Other people know about it - Media outlets such as ProPublica are actively scouring the web for information about physicians’ interactions with industry. They make this information available to the public, and actively work with journalists to highlight stories about physicians who receive large payments from industry. No institution likes to be caught off guard and end up as front-page news. Armed with publicly available data, one compliance officer we know was able to successfully educate a reporter about her physicians’ interactions. As a result they were not included in the news story, the ideal outcome from her perspective. As David Hood commented in his recent blog post, industry collaboration is essential for continued innovation in health care. Interactions such as product development, participation in scientific advisory boards, and clinical trials show healthy knowledge transfer between physicians and the companies that make life saving products.

No matter what you think, you don’t have all of the information - Many hospitals and medical schools feel like they have a pretty good handle on what their physicians are doing. However, if you rely on self-reported processes you are likely not getting the full story. We recently did a pilot with a large academic medical center to compare the information they collected directly from physicians to the data that were publicly available about the same docs. We found over 50% more interactions in the public domain than the physicians had reported. This is not too far out of line with published research on the subject. Being armed with publicly available information will allow you to have meaningful conversations with physicians and to identify the cause of such discrepancies.

Some of the data in the public domain is incorrect - Some of the information reported by industry is incorrect, and you and your physicians should be armed with the information to get the errors fixed. I recently spoke with a compliance officer from a specialty hospital, who found an industry disclosure for one of her physicians was incorrect. Armed with that information, the physician was able to contact the company and rectify the error.

The amount of data in the public domain will increase exponentially as the Physician Payment Sunshine Act comes into effect. As a result, others will have access to information about your institution's physicians that you may not have access to with your current methods. Make sure to include searches of publicly available data in your toolbox, to ensure you are prepared to manage industry interactions and potential conflicts of interest effectively.

[box] Register for the upcoming webinar, Industry Interactions in the Age of Transparency - Making Public Data Work for You, on January 19. Former Chief Compliance Officer, Leon Goldman, MD will share his perspective on being proactive by mining public data.[/box]

Photo by dSeneste

Topics: Physicians Industry Interactions/Compliance Hospitals

Breaking Sunshine News

CMS announced today the proposed final rule for increasing transparency in health care. The Sunshine rule as stipulated in the Patient Protection and Affordable Care Act (PPACA) was initially to be finalized by Oct. 1st and we’ve seen a fair amount of hand wringing by sponsors of the original legislation and industry stakeholders gearing up to meet the Sunshine deadlines.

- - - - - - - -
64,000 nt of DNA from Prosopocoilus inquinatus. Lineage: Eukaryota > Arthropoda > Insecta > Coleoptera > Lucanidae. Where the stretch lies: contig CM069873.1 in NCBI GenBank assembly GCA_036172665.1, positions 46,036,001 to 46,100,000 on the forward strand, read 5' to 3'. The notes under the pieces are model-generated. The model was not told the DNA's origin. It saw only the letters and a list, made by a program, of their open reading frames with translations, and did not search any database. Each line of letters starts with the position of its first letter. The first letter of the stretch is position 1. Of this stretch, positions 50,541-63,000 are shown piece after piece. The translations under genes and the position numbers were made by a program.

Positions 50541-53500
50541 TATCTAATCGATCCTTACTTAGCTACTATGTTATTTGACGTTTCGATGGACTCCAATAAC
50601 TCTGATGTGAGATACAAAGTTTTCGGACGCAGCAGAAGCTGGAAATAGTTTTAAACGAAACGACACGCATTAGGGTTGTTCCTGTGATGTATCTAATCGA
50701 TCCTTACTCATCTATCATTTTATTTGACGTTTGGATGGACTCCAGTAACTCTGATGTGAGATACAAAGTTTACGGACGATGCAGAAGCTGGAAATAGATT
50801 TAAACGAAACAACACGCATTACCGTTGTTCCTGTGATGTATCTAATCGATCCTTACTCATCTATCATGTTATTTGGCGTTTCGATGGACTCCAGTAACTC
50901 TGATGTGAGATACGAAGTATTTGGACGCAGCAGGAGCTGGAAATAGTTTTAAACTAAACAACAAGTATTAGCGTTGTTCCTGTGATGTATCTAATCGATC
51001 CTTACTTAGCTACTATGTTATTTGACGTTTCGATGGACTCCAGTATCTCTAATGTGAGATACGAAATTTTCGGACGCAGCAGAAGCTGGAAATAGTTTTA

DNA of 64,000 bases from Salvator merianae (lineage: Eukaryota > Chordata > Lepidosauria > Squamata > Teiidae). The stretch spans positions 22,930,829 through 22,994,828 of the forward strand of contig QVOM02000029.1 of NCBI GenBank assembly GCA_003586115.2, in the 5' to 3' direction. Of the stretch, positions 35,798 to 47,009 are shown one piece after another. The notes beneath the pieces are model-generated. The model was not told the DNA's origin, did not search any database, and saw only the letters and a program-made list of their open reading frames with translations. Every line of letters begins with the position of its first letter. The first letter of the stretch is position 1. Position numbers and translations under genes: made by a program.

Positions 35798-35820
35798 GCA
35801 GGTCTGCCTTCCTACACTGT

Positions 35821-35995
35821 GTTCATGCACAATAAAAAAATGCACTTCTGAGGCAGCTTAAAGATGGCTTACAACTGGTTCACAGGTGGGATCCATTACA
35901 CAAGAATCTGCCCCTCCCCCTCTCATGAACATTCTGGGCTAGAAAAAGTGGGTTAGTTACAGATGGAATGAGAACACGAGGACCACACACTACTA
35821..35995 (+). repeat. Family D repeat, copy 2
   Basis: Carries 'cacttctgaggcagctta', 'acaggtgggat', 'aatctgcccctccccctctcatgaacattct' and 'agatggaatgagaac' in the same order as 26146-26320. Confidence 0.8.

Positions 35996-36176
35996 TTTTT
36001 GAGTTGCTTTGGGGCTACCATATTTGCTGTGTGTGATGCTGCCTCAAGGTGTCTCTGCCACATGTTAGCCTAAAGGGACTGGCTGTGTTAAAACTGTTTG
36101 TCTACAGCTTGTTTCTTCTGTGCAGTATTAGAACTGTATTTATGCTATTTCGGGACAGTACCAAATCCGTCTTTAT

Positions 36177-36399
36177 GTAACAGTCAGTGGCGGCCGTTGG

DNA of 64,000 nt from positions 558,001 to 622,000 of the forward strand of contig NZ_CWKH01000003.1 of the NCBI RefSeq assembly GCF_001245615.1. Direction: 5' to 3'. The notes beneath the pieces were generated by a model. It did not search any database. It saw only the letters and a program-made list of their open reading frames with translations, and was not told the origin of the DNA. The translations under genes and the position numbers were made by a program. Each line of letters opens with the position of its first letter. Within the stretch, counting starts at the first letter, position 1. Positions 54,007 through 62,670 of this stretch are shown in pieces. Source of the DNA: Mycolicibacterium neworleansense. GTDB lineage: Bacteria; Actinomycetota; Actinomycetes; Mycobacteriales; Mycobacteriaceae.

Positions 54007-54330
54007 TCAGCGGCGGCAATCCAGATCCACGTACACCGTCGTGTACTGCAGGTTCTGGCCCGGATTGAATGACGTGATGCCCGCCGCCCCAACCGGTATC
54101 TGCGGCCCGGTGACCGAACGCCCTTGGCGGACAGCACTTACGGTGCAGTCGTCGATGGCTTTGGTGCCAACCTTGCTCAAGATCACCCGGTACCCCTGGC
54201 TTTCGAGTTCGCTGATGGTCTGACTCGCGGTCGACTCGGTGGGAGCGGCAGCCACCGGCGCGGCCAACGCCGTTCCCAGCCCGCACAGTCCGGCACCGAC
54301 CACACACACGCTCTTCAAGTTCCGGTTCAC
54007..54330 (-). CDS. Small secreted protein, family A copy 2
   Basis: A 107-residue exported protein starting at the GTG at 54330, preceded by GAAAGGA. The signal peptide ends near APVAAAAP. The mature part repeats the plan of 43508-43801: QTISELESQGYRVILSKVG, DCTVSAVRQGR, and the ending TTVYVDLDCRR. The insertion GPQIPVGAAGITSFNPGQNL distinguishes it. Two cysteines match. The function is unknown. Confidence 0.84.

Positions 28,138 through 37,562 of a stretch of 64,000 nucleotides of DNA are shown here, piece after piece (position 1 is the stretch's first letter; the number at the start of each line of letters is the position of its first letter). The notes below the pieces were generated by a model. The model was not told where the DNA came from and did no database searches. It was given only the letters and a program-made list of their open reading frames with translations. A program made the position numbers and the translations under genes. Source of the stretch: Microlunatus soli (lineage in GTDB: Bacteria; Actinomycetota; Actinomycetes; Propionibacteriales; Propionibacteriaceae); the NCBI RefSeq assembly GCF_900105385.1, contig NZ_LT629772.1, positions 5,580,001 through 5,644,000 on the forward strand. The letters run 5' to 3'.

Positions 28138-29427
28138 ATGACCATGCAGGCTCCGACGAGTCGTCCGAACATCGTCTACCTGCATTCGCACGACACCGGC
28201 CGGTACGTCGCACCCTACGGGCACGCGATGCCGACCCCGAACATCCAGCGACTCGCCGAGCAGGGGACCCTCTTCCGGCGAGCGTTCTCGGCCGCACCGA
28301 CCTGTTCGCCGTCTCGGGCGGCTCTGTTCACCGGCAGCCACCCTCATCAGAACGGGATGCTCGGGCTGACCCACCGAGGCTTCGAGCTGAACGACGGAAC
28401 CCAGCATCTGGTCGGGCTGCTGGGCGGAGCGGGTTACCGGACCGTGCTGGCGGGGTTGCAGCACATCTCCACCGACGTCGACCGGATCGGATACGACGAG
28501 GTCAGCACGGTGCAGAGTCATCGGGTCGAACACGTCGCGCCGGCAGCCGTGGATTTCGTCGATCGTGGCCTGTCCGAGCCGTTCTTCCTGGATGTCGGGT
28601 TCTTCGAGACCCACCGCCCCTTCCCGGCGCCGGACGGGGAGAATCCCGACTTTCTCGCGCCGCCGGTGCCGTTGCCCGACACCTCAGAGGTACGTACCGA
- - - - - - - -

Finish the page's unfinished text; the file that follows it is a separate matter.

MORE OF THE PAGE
Topics: Life Sciences Physicians Industry Interactions/Compliance Hospitals

More Info Coming On Sunshine?

The fathers of the Sunshine Act, Herb Kohl (D-Wis.) and Chuck Grassley (R-Iowa), are holding a hearing on December 15, titled “Parting the Clouds: Implementing the Physician Payments Sunshine Act”. The hearing was scheduled by Senate Special Committee on Aging chairman Kohl with Senator Grassley expected to be in attendance.

Topics: Life Sciences Physicians Industry Interactions/Compliance Hospitals

Journals Need To Verify Disclosures

The Spine Journal recently published a letter (login required) by researchers embroiled in controversy over whether or not the doctors failed to disclose a significant cancer risk in papers published over a decade long period. The letter is in response to a Spine Journal analysis of the research that found there was evidence of increased malignancies. The editors of the journal said the authors used "poor reporting practices" and failed to communicate, “the concern of independent investigators and analysts regarding the risk of cancer with the BMP-2 products (the authors) promote".

Topics: Life Sciences Physicians Industry Interactions/Compliance Hospitals

My Takeaways From the Physician Payments Disclosure & Aggregate Spend Conference

I had the opportunity to recently attend the 3rd Annual Forum on Physician Payments Disclosure & Aggregate Spend Conference in New York City on October 17. The timing of the event should have been perfect, as the dates were likely selected based on the expected date of the finalization of the Sunshine Provision rules; however as we’ve documented on Transparent Innovations, that wasn’t the case. Despite the absence of final regulatory language, it was fascinating to get a better appreciation of the many viewpoints shared during the two days.

Topics: Life Sciences Industry Interactions/Compliance

Forecast Cloudy For Final Sunshine Provision

According to the Physician Payment Sunshine Provision, which was passed as part of the Patient Protection and Affordable Care Act (PPACA) of 2010, the Center for Medicare and Medicaid Services (CMS) had until October 1st, 2011 to finalize the rules and regulations for reporting and ultimately public disclosure of payments made to physicians by life science companies. The October 1st date has now come and gone with no word as to when the final rules will be available to those in the industry who will be responsible for collecting aggregate spend data beginning on January 1, 2012.

Topics: Life Sciences Physicians Industry Interactions/Compliance Hospitals